This may enable readers of your blog to realize how Indian ( and possibly south Asian) monsoon which was about 25% below average last summer ( 2009) is about 5% above normal this ( 2010) summer, a dramatic flip from ‘drought’ to ‘flood’ in just one year!

This means that just in one year, the total land-based rains increased by about 30% ( of normal value of about 890 cm). This translates to about 25 cm of rains over the entire land-area of India, about 3.3 million sq km! This represents a huge increase in amount of water falling, from last summer to this summer in four summer months and cannot be fully explained by a simple “global warming & increased atmospheric moisture” hypothesis.

For ready reference, [here is] the PDF of my earlier article which appeared in CMOS Bulletin December 2009.

Regards

Madhav

Khandekar, M., 2009: The Notoriously Unpredictable Monsoon, CMOS Bulletin SCMO Vol.37, No.6

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Report On Sea Level Rise And Ground Water Extraction

There is a news article from the University of Utrecht [thanks to Erik for alerting us to this!] titled

Rising sea levels attributed to global groundwater extraction

The article starts with the text

“Large-scale groundwater extraction for irrigation, drinking water or industry results in an annual rise in sea levels of approximately 0.8 mm, accounting for about one-quarter of total annual sea-level rise (3.1 mm). According to hydrologists from Utrecht University and the research institute Deltares, the rise in sea levels can be attributed to the fact that most of the groundwater extracted ultimately winds up in the sea. The hydrologists explain their findings in an article to be published in the near future in the journal Geophysical Research Letters.”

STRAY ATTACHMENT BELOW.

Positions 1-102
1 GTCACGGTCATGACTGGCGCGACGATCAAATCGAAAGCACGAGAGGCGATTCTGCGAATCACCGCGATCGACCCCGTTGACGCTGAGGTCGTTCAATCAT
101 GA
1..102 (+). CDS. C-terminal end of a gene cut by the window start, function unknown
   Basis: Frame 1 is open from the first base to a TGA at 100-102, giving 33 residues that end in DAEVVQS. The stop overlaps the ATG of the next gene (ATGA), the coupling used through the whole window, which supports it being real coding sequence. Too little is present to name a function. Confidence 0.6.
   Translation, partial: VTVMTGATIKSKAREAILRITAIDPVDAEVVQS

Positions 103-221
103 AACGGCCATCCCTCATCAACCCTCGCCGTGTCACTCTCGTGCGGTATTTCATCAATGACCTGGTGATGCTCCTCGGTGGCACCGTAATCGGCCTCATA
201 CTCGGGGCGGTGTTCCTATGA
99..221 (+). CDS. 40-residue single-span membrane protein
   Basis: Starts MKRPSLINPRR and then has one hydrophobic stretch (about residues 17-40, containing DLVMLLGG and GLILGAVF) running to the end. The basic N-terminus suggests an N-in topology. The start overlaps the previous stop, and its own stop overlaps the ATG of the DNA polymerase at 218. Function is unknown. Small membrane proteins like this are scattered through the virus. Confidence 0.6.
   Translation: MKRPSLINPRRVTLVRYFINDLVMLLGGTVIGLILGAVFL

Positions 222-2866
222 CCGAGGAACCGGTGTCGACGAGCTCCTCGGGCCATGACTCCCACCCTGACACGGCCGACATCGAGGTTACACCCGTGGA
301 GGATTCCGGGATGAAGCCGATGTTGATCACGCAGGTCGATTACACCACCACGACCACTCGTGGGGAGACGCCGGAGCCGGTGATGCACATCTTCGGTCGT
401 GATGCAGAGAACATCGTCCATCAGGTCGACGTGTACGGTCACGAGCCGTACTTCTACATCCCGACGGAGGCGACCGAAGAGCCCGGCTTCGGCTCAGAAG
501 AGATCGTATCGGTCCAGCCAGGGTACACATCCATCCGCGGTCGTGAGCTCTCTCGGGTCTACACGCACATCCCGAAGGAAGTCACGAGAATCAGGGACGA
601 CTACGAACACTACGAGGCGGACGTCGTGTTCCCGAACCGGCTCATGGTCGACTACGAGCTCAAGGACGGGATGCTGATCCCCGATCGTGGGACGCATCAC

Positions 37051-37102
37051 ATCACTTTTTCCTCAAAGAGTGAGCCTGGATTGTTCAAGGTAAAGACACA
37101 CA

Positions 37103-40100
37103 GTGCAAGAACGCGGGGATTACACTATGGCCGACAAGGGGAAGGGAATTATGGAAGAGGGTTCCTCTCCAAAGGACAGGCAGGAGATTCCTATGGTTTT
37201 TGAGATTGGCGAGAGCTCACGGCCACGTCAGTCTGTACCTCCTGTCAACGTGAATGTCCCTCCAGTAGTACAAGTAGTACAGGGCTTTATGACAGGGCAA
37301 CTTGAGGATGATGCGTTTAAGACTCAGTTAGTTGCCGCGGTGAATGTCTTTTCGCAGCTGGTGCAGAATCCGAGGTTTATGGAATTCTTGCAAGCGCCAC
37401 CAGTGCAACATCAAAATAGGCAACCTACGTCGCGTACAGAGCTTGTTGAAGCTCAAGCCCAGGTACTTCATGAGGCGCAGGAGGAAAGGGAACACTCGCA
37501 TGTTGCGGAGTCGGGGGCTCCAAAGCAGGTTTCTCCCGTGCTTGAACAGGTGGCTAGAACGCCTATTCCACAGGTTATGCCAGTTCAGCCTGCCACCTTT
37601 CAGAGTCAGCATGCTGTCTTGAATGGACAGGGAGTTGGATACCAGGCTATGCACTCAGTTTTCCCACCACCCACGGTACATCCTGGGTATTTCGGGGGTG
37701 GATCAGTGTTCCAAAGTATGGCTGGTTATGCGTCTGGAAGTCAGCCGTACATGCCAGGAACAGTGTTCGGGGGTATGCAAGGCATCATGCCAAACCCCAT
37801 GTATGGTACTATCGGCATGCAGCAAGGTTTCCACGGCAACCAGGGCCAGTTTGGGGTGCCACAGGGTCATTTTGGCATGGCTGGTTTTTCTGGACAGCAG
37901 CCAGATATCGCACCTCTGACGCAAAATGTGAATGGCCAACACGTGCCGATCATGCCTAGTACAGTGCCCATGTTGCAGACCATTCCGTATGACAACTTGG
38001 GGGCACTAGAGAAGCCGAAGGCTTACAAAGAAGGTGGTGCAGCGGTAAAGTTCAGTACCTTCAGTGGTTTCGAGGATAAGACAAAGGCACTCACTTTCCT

The article is based on the paper

Y. Wada, L.P.H. van Beek, C.M. van Kempen, J.W.T.M. Reckman, S. Vasak, and M.F.P. Bierkens (2010), Global depletion of groundwater resources, Geophysical Research Letters, doi:10.1029/2010GL044571, in press.

This is yet another paper that shows the interconnection among the components of the climate system. The attribution of a climate effect (in this case sea level rise) to just one cause (e.g. ocean warming and glacial melt due to positive radiative forcing from anthropogenic greenhouse gases) is too narrow of a perspective.

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Comments On NOAA’s Report Of Deep Ocean Warming

I was alerted by Leonard Ornstein to a NOAA news article titled

Scientists Find 20 Years of Deep Water Warming Leading to Sea Level Rise

The article includes the text

“Scientists analyzing measurements taken in the deep ocean around the globe over the past two decades find a warming trend that contributes to sea level rise, especially around Antarctica.